The idyllic resorts of Bali have once again been attacked.
The latest Bali bombings have reignited debate about al-Qaeda
Another group of innocents has been slaughtered or maimed for a set of half-understood prejudices and principles.
And, of course, we are presented with another series of headlines blaming al-Qaeda and Osama bin Laden.
Most newspaper reports encourage us to visualise al-Qaeda as an army, with a high command; or perhaps as a multinational organisation, with bin Laden as its chief executive officer and men like Ayman al-Zawahri as his senior management.
We are told that the Bali bombings, like those in London, Madrid and half a dozen other places since the attacks of 11 September 2001, "bear all the hallmarks of" al-Qaeda - formulaic language that has not varied since the days when the violence of the IRA and ETA was at its peak.
The implication is that its senior figures order these attacks, and that local operatives carry them out.
We are threatened, in other words, by a worldwide organisation which can strike anywhere it chooses; the ocean-front restaurants of Bali, a Madrid train, a London bus.
There is a master-mind at the back of it all, and he has his faithful henchmen who will stop at nothing.
Globalisation has encouraged us to think along these lines, but it does not help us to a greater understanding of what is going on.
In fact, like most sloppy journalism, it simply encourages us to throw up our hands and say that such things are beyond our comprehension.
Al-Qaeda speaks to the disaffected, the people who feel that the empty materialism of life has nothing to offer them
My friend and colleague, the BBC security correspondent Frank Gardner, who was lucky to escape with his life when he was fired on in Riyadh (his cameraman, the charming and able Simon Cumbers, was murdered), presented us with a rather different commercial simile for al-Qaeda soon after September 2001.
He popularised the notion that, far from being a clear-cut organisation with executives and an international membership, al-Qaeda was like a franchise.
Just as you can buy the franchise for, say, a Holiday Inn or an Intercontinental hotel, so you can adopt the principles of Osama bin Laden and set up your own deadly group, murdering those you identify as the enemies of the faith - and anyone else, of course, who happens to be passing at the time.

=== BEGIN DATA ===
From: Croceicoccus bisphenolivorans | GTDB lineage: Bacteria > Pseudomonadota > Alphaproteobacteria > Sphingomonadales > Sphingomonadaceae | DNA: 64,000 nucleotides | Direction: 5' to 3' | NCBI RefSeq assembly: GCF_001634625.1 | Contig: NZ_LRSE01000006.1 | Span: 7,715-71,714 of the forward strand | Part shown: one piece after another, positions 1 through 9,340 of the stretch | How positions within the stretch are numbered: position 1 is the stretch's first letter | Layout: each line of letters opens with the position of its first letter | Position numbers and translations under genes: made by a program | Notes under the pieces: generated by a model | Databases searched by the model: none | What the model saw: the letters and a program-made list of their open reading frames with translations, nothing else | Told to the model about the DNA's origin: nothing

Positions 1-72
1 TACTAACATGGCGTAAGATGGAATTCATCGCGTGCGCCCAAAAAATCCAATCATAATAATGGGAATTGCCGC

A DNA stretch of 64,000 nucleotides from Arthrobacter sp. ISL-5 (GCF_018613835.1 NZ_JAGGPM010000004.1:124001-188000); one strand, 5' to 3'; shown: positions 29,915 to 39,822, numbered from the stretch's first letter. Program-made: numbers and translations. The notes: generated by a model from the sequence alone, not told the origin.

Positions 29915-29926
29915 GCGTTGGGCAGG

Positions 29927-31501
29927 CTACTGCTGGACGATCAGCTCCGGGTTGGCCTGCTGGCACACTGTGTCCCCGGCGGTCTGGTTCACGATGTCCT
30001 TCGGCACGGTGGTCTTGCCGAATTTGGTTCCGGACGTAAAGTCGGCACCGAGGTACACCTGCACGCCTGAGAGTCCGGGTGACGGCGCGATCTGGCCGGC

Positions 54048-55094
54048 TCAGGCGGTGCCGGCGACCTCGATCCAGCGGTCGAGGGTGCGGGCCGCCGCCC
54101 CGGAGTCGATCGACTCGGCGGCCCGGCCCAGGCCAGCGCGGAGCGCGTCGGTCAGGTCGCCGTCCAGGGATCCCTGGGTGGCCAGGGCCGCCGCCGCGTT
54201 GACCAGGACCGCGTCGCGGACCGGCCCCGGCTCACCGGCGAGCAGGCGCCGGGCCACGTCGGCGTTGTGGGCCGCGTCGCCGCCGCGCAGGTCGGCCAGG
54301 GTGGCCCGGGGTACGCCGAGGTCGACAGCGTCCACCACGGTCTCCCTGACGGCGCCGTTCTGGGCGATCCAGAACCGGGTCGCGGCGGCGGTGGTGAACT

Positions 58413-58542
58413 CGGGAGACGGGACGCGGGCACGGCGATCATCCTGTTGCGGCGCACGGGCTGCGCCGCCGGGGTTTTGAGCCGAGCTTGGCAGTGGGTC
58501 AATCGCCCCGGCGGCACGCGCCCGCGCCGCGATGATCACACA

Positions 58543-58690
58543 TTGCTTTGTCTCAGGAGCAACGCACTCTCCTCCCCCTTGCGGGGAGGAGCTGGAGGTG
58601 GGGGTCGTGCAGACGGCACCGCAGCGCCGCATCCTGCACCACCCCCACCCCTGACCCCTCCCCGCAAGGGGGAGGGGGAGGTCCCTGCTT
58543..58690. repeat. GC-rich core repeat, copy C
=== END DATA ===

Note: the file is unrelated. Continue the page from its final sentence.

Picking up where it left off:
There was clear evidence last year that this is indeed what happens, when Abu Musab al-Zarqawi, the Jordanian insurgent leader based in Iraq, announced that he was giving his allegiance to al-Qaeda, long after his group had become infamous for the disgusting beheadings of its unfortunate prisoners.
(Interestingly, one of the best academic experts on day-to-day events in Iraq, Professor Juan Cole of Michigan University, now questions whether al-Zarqawi even exists; he certainly seems to have gone remarkably quiet in recent months.)
So if you share, no matter how confusedly, Osama bin Laden's stated aims of driving the "Christian" powers out of the Middle East, destroying Israel, and overthrowing the moderate, pro-Western regimes of the region with Islamic ones, you qualify as a supporter of al-Qaeda.
Sometimes you will establish links with people who are genuinely in contact with the group associated with bin Laden, but this is not essential.
Osama bin Laden is thought to be hiding in Pakistan
It is the ideology that counts; and accepting it makes you a franchise-holder.
"Al-Qaedism", a new book by an Irish expert on the subject, Richard Whelan, argues that the real threat is not so much from individual groups of al-Qaeda supporters who bomb and kill people in Western countries.
Any society can sustain those losses and survive them. Even Bali will soon start attracting tourists again.
The real danger posed by al-Qaeda's ideology is not to New York or Madrid or London, but to Muslim governments around the world.
Al-Qaeda speaks to the disaffected, the people who feel that the empty materialism of life has nothing to offer them, who are affronted by what they see as the arrogance of the US and Britain.
And it encourages them to hit back.
The ideology is a beguiling one, and it is more likely to attract the educated and semi-educated than the poor and down-trodden.
If Richard Whelan is right, then neither fighting a war against the resistance movement in Iraq nor introducing new and fiercer restrictions on individual freedom at home is going to work.
The battleground is not New York or London, but Cairo, Riyadh and half a dozen other Middle Eastern capitals.
And the only way forward is to support and encourage moderate Muslims in their own ideological struggle with al-Qaedism.
Al-Qaeda grew up in the first place because there was a black hole on the world's map where it could operate safely, Afghanistan.
And it had a clever, charismatic leader who thought in big terms.
Osama bin Laden is now almost certainly in Pakistan, somewhere on the North-West Frontier, and he is forced to keep a very low profile indeed.
No doubt one day he will be caught. But al-Qaeda will not vanish as a result. It has grown far beyond the man himself and his ideas.
And we certainly can not understand it properly if we think that the bomb attacks its supporters carry out around the world are the most dangerous thing about it.
E-mail us your comments on John Simpson's column by using the form below.
The BBC may edit your comments and cannot guarantee that all emails will be published.